The garden is a blend of the ancient hill-and-pond style and the more modern stroll-garden styles in which landscape features are gradually revealed along winding paths. Its 3 acres (1.2 ha) contain three hills signifying earth, heaven, and humanity; a waterfall; a pond resembling the Japanese character for "heart"; and an island, all of which were artificially constructed. There are also carefully placed rocks.[25][26] Among the architectural elements of the garden are wooden bridges, stone lanterns, a viewing pavilion, a torii (gateway), and a Shinto shrine.[27] The pond is filled with hundreds of Japanese koi fish that visitors can view at the torii or along the garden's trail. There is also a Japanese temple dedicated to Inari, the fox kami.[25] The brook from this garden leads through several other parts of the Brooklyn Botanic Garden, terminating at the Water Garden.[28]

The shrine was destroyed by arson in 1939[29] and rebuilt in 1950. The viewing pavilion, burned down in 1948, was rebuilt in 1963.[25] The Japanese Garden was renamed the Oriental Garden during World War II[30] and restored in 1950.[31] The Japanese Garden was restored again in 2000 for $3 million;[32][25] the project was recognized with the New York Landmark Conservancy's 2001 Preservation Award.[33]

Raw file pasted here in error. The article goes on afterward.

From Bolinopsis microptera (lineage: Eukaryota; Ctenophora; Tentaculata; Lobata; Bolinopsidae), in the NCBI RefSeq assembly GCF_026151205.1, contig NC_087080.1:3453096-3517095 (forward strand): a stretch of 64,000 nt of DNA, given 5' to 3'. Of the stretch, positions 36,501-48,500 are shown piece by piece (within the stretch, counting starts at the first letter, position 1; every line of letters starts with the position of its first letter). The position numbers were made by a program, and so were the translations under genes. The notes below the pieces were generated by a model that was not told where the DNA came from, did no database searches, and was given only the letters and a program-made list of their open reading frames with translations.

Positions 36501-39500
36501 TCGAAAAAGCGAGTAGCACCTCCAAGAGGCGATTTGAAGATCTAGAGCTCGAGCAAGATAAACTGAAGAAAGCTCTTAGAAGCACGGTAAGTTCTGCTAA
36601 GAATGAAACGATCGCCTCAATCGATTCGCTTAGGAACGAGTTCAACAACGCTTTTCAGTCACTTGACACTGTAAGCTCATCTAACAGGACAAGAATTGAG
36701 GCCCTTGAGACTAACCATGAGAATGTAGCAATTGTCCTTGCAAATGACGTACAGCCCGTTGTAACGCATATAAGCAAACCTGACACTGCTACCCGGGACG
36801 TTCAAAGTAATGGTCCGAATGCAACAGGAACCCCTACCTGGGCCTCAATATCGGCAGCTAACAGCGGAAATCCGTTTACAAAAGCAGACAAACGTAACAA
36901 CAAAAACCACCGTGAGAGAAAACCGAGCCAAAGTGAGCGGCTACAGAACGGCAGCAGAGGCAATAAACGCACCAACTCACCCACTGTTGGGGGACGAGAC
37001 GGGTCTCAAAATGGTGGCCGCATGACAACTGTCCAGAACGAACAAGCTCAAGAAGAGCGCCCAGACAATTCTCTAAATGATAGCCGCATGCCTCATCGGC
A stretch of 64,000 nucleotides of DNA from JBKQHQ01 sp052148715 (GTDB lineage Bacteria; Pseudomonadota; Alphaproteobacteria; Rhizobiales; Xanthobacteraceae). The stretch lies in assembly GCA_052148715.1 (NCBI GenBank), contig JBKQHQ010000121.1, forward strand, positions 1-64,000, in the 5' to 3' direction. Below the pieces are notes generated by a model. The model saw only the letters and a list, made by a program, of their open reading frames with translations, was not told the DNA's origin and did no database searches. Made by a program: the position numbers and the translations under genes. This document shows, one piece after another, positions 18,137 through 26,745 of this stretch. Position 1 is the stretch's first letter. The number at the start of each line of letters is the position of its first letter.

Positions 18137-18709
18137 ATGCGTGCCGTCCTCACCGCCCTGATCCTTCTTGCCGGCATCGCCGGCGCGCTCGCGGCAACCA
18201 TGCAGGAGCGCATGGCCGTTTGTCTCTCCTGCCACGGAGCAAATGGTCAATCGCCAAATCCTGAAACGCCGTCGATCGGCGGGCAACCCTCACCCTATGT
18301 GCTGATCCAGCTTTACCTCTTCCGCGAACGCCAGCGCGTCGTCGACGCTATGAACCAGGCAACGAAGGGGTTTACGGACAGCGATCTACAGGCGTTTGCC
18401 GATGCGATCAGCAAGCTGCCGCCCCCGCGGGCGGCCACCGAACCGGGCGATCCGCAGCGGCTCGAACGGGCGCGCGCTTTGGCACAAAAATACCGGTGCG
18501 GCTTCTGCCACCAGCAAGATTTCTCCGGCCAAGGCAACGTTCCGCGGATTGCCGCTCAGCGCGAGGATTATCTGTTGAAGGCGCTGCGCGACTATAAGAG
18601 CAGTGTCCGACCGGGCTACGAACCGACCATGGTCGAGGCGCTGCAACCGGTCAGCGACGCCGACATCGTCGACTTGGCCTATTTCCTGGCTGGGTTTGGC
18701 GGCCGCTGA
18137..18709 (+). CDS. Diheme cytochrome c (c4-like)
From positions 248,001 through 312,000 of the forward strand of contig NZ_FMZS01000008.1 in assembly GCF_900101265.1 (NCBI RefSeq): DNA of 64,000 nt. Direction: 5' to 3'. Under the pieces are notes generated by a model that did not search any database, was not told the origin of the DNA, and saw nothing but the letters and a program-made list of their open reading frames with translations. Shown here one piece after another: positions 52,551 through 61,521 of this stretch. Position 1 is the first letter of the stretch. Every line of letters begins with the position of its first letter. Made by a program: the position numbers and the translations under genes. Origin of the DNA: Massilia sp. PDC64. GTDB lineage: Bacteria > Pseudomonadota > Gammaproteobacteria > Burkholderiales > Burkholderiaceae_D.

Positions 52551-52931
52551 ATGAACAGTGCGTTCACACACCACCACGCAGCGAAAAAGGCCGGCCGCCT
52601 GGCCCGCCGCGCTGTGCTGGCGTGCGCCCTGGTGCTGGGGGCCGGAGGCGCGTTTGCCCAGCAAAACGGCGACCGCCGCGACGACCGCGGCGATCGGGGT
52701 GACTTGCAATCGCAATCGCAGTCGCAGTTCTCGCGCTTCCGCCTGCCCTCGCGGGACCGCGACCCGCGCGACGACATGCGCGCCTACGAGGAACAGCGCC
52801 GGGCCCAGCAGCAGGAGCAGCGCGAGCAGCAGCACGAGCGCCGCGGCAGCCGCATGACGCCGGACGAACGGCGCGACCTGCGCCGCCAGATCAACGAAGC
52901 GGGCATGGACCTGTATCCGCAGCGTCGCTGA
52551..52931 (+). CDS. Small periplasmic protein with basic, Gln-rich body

Cranford Rose Garden

Cranford Rose Garden

In 1927, Walter V. Cranford, a construction engineer whose firm built many of Brooklyn's subway tunnels, donated $15,000 to BBG for a rose garden. An excavation revealed a cobblestone road two ft (0.61 m) below the surface and tons of glacial rock, which had to be carted away on horse-drawn barges. The Cranford Rose Garden was designed by landscape architect Harold Caparn and Montague Free, the BBG's horticulturist. Many of the original plants were still in the garden in 2019. The rose garden has over 5,000 bushes of nearly 1,400 kinds of roses, including wild species, old garden roses, hybrid tea roses, grandifloras, and polyanthas. The garden also includes a stone statue.